By Charles Hamilton, The Starphoenix
It was the first time in his life Brad Christianson truly feared going to jail.
He was 23 years old on the cold January morning when he walked into court, knowing his fate was sealed.
By that time in his young life, Christianson was no stranger to incarceration.
He was first locked up when he was 12, after pulling a pocket knife on an older kid.
This time around, he was truly frightened. This time, he wouldn’t have the protection of his gang to see him through the hard days ahead.
“This time I was actually scared. I didn’t know how it was going to be. Every other time, I had my buddies, I knew where I sat. I had my homies I could go lean on, and I had drugs I could sell for my money,” he says.
For a gang member, he says, prison is not a scary place. If you wear the right colours and are “cliqued up” with the right gang, a five-year stint is nothing. Jail was a given – another part of the street life, where laws are flouted daily. Higher-ups in the gang exert their control behind bars, as well as on the outside.
“When you are in the federal penitentiary, gangs are dominant. It’s open population. You see when you go eat, when you go to the weight pit and the gym,” he says.
When Christianson was sentenced to five years for his role in a violent home invasion in 2010, he no longer had the backing of his gang. He had dropped his colours.
For the first time in his life, he was clean and sober when he walked into that courtroom. He was headed to prison knowing he was on his own without the drugs, and without the protection of fellow gang members.
Christianson grew up in a middle-class household on Saskatoon’s east side – far away from what most people typically think of as the street life. His mother was not a drug addict or an alcoholic, and by all appearances he was on the road to a normal adulthood. Underneath the veneer, however, a lot of pain was lurking.
“My dad used to beat the f—–g s—right out of me,” Christianson says, this time telling his story to a group gathered at the Metis Friendship Centre in Riversdale. “Then he ditched when I was 13 years old. That messed me up.”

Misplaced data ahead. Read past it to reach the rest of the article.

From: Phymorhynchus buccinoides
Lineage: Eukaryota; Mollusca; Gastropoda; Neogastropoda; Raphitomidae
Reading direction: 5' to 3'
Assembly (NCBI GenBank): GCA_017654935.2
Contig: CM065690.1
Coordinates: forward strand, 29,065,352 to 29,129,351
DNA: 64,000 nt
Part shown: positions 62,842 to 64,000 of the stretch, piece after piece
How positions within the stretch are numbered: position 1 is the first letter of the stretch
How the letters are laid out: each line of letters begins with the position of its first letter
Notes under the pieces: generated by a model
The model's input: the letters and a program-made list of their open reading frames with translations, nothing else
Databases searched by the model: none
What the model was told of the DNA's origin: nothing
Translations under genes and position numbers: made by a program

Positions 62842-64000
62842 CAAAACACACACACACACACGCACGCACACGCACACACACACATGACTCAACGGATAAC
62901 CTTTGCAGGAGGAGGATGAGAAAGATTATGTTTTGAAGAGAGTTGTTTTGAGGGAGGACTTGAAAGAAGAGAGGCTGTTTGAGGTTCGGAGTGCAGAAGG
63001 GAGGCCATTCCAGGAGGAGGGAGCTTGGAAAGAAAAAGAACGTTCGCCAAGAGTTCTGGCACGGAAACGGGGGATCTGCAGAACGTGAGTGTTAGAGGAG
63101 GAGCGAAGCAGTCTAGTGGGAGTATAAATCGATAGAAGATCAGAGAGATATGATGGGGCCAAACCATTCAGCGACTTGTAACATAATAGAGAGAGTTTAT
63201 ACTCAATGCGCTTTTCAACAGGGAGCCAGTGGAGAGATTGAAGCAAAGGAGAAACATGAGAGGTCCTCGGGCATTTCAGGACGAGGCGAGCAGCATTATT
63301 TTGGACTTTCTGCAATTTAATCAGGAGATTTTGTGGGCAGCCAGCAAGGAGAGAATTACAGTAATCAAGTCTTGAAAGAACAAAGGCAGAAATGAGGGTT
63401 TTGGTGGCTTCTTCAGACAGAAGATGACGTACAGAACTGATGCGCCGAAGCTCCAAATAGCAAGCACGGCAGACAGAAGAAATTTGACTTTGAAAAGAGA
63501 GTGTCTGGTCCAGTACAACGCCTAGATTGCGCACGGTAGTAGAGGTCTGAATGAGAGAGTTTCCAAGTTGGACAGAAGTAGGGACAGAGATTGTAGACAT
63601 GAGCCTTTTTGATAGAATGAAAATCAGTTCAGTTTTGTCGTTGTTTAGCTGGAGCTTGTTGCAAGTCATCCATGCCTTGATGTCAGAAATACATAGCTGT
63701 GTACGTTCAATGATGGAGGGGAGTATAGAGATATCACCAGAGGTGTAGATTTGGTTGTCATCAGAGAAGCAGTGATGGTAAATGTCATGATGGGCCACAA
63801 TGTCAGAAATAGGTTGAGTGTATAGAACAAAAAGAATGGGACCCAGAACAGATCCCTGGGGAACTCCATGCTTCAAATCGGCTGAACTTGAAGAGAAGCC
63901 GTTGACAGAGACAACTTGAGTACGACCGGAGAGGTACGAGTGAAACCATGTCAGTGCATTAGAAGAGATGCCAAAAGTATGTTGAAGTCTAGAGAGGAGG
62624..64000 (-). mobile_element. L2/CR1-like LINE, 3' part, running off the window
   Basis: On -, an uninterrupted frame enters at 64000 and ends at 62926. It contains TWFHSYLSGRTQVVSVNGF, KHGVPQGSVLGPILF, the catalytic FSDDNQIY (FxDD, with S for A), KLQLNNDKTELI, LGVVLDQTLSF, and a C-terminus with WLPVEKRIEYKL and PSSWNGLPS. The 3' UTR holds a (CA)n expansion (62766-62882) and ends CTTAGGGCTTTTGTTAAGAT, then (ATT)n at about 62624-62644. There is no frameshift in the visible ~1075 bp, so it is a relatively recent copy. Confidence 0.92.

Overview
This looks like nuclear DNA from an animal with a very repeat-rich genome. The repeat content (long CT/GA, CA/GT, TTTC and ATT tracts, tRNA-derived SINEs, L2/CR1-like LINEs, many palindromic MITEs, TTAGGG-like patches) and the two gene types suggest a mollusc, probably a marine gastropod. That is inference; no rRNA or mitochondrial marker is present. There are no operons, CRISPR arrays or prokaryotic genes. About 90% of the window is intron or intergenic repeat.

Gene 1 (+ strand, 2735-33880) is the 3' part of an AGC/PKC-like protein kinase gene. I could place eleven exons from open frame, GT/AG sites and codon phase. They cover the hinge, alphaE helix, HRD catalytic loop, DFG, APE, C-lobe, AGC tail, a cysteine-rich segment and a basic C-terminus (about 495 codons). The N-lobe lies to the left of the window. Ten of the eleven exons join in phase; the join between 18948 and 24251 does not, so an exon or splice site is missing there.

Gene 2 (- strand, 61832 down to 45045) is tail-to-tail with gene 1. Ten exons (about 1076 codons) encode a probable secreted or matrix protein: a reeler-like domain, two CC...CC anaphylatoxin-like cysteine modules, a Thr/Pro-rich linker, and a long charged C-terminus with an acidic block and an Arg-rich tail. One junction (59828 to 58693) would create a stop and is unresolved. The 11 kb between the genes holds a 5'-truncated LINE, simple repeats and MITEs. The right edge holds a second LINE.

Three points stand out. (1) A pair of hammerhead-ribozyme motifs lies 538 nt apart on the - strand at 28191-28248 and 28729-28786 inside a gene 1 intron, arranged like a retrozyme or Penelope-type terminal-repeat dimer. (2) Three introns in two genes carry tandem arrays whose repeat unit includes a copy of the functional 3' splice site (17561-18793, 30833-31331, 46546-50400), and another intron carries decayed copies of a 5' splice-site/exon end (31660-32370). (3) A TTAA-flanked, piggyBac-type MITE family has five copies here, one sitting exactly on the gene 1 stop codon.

Although he doesn’t go into any detail, Christianson also admits he was sexually abused as a kid. He does not say who did it.
“I soaked everything in, and when I was 13 years old I started dishing it out – running around this city, selling dope, using drugs, pushing drugs on other people,” he told the crowd.
Andre Poilievre, the Catholic priest who founded the Str8-Up program to help people get out of gangs, has worked closely with Christianson for years.
He says even though Christianson doesn’t carry the inter-generational pain from historic traumas like residential school abuse and colonialism like many of his fellow gang members, the crimes committed against him as a child were part of what led him to gang life.
“I think that was a factor,” Poilievre says.
By the age of 13, Christianson was selling his Ritalin prescriptions to fellow classmates. He soon moved on to selling marijuana and eventually ecstasy and cocaine to high school students all over the city.
At first, the idea was to create his own gang so that the older, tougher kids wouldn’t rip him off for his drugs, he says. Soon he decided he could make more money and have access to more drugs if he joined the tough kids and their gang. In the years that followed, his addictions took control of his life.
“That’s when it all got a little bit too heavy. I was so messed up on drugs the whole time. Drinking every day. It’s very easy to fall into it,” he says.
After his first stint in Saskatoon’s Kilburn Hall youth correctional centre, jail became a familiar place. Christianson is now 27 years old, and has spent 13 and a half years – exactly half of his life – in custody. Gang membership and the fact he was a proficient drug dealer made transitioning back and forth between prison and the streets easy. He would get out and be met with open arms, a place to stay and money to buy what he needed, he says.
Nevertheless, the life wore on him. The first time he met his son, who is now six years old, Christianson was in handcuffs.
“It’s a violent life. It’s sad. It doesn’t matter how good you are at gang banging, at selling drugs, you are going to end up in prison,” he says.
He met Poilievre while behind bars, and he says that’s when he started to change. It would take him four years to fully leave the gang life behind. He says he couldn’t have done it without Poilievre and the support from other former gang members involved in Str8-Up.
He has lost a lot of friends on his journey out of the life, but he has made others, including Poilievre.
“Five years from now?
He’ll be working, he’ll be employed, he’ll be sober. He’ll be raising his kid,” Poilievre predicts.
“I see him as a family man, as a good citizen.”
Now going on five years sober, Christianson is making changes for his son, hoping to leave him a legacy he can be proud of. He did his entire five-year stint in the federal penitentiary without rejoining the gang. It was tough at first, he says, but thoughts of his son and his new life on the outside got him through.
“When I die, do I want to leave my son a bandana, a handgun and a bag of dope? Or do I want to leave him a business, and show him what a loving partner can be like, what a respectful man can be like?”
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